Rinedahl objects to ‘delay tactics’

Legal team files against SPU’s motion for continuance

Santi Quiroga Medina, News Editor

On Oct. 5, Professor Jeaux Rinedahl’s legal counsel filed an opposition to Seattle Pacific University’s motion to move the case’s court date.

SPU filed the motion on Sept. 28, asking to move the court date for Rinedahl’s case from Jan. 10, 2022 to June 13, 2022, citing two reasons for wanting to continue the trial date.

The first is that conducting the trial during SPU’s academic year will cause hardship for SPU employees who might be called as witnesses. SPU argues that employees will have more flexibility in the summer.

“[The lawsuit] chills robust discussion about religious subjects and creates dissension in the campus community and hurts employee morale and SPU’s religious mission,” SPU’s motion reads. “It will be that much worse if it is forced to happen during an extremely busy part of the academic year when all the witnesses have daily responsibilities and will be under a media microscope.”

Director of Public Information Tracy Norlen cited additional reasons for the university’s motion for a continuance.

“Seattle Pacific University filed a motion requesting that the trial be deferred until June for multiple reasons, including to allow time to learn of Supreme Court decisions that could significantly affect the case, and to allow one of SPU’s attorneys more time to prepare for the trial after returning from maternity leave, ” Norlen said.

Jéaux Rinedahl attending the candlelight vigil that was held in Tiffany Loop back in April of 2021. (Courtesy of Marissa Lordahl)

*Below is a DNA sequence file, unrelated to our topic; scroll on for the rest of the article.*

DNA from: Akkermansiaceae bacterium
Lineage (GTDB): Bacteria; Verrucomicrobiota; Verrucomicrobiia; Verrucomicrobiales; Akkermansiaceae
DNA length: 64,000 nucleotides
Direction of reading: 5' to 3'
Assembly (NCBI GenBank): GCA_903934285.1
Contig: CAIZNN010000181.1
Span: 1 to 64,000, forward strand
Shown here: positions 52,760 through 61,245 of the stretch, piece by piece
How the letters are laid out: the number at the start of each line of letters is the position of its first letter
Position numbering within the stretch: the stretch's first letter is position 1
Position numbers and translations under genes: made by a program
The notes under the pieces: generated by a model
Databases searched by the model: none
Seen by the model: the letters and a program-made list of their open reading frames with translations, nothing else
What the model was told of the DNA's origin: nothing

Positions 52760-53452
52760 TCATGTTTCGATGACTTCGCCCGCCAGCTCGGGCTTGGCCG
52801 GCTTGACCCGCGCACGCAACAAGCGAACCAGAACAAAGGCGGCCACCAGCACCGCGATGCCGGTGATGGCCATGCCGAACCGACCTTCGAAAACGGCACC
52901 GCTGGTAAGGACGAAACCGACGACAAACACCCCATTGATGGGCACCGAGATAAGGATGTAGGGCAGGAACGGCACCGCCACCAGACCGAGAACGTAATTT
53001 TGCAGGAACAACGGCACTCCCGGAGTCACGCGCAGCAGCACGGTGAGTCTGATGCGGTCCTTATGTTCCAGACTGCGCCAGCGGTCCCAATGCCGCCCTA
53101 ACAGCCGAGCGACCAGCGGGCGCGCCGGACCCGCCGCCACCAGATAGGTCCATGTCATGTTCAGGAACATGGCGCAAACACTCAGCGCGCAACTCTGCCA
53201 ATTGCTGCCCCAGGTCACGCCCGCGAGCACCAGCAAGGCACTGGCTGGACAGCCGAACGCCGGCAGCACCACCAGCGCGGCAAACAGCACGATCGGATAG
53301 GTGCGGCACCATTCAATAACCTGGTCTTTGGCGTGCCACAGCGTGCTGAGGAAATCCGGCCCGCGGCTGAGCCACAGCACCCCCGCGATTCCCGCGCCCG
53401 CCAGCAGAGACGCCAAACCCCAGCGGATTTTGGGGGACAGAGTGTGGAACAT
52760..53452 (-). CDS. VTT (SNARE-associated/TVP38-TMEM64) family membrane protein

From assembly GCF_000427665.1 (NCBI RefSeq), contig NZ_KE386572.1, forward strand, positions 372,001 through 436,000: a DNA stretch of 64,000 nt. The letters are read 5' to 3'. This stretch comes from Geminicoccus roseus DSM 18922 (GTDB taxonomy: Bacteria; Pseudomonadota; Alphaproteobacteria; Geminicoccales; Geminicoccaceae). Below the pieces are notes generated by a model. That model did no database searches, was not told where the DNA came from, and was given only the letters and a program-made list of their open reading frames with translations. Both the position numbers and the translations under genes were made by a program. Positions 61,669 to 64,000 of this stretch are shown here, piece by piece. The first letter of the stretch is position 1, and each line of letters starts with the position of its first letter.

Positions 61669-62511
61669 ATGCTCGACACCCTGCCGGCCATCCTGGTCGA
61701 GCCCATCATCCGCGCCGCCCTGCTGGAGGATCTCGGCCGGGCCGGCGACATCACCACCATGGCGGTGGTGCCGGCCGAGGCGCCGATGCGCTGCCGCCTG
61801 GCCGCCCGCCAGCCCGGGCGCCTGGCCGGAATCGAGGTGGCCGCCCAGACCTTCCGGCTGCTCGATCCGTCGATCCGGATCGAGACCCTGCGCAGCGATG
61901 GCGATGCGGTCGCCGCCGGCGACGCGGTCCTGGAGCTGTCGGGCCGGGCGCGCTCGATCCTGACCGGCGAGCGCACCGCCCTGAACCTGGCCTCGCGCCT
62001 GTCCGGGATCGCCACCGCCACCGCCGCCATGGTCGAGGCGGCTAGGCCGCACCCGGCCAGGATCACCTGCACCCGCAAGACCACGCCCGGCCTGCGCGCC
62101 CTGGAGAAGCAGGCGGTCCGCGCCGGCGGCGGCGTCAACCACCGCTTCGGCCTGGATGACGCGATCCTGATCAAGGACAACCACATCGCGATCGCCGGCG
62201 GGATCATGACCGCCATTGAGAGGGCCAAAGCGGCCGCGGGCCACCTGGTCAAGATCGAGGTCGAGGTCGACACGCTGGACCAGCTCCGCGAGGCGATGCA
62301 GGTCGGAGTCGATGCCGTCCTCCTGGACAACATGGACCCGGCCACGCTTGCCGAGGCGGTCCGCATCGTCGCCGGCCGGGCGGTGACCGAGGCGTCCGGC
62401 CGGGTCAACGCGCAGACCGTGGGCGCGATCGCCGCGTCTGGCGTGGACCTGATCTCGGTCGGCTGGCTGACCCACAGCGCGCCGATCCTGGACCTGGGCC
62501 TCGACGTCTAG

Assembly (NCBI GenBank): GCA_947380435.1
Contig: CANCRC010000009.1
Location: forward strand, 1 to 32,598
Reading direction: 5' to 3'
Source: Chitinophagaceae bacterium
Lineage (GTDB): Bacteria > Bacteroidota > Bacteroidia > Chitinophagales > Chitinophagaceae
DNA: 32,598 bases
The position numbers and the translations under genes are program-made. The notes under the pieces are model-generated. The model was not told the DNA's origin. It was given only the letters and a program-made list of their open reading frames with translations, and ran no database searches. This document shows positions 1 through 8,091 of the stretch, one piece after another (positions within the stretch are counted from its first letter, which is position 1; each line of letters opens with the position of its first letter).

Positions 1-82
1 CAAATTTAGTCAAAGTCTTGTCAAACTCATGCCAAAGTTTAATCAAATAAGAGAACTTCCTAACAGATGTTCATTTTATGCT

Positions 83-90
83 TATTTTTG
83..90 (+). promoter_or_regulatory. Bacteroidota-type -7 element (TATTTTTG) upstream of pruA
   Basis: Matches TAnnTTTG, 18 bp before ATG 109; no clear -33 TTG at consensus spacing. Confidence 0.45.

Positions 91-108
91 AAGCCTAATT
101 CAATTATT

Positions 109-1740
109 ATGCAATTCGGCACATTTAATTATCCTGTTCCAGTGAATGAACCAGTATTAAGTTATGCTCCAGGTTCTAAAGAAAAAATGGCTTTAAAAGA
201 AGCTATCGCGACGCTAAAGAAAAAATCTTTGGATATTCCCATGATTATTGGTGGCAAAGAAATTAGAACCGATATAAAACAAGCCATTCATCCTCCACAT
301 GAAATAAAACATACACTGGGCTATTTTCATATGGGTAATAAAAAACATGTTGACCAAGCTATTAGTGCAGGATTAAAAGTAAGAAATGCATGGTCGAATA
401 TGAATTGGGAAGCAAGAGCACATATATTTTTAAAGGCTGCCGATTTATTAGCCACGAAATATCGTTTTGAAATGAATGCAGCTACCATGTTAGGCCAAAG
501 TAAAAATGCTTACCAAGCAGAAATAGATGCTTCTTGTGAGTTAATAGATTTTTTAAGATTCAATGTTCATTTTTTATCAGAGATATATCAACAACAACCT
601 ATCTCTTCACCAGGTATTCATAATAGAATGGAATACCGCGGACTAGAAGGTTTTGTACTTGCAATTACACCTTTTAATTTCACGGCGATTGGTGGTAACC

The two cases they reference are Woods v. Seattle’s Union Gospel Mission and DeWeese-Boyd v. Gordon College. Both cases are concerned with religious institutions and their policies concerning the LGBTQIA+ community.

The motion frustrated Rinedahl, as he considers this just another addition to a long history of delay tactics used by the university.

“They also make reference in one of the papers on how this has divided the SPU community and how terrible it is,” Rinedahl said. “I don’t think that stalling is going to change that. It’s only going to further exacerbate these issues that SPU caused and they just don’t want to deal with them and they will just push this back and push this back and let it die down.”

Rinedahl’s lawyer, Daniel Kalish, called SPU’s reasons for continuance “baseless.” The opposition filed by Kalish argues that the court case will likely only take one day and only require Rinedahl as a witness, and states that he will suffer prejudice if the continuance is granted.

“Professor Jeaux Rindedahl wants to move this case forward, and he does not want to needlessly delay his ability to obtain a timely ruling and judgement on his claims,” the opposition reads. “…if there were a case where a plaintiff would suffer prejudice from a continuance, this is it.”

Kalish feels as though SPU’s motion is inconsiderate to Rinedahl’s grievances.

“What is kind of shocking about their motion is that they focus a lot about their harm that it has caused Seattle Pacific University, but they never mention any of the pain this has caused Professor Rinedahl being the victim of discrimination,” Kalish said.

A hearing is scheduled for Oct. 11, after which a judge will rule on when the trial will take place.

Update: This article has been updated to include a statement from SPU (Oct. 7 2021)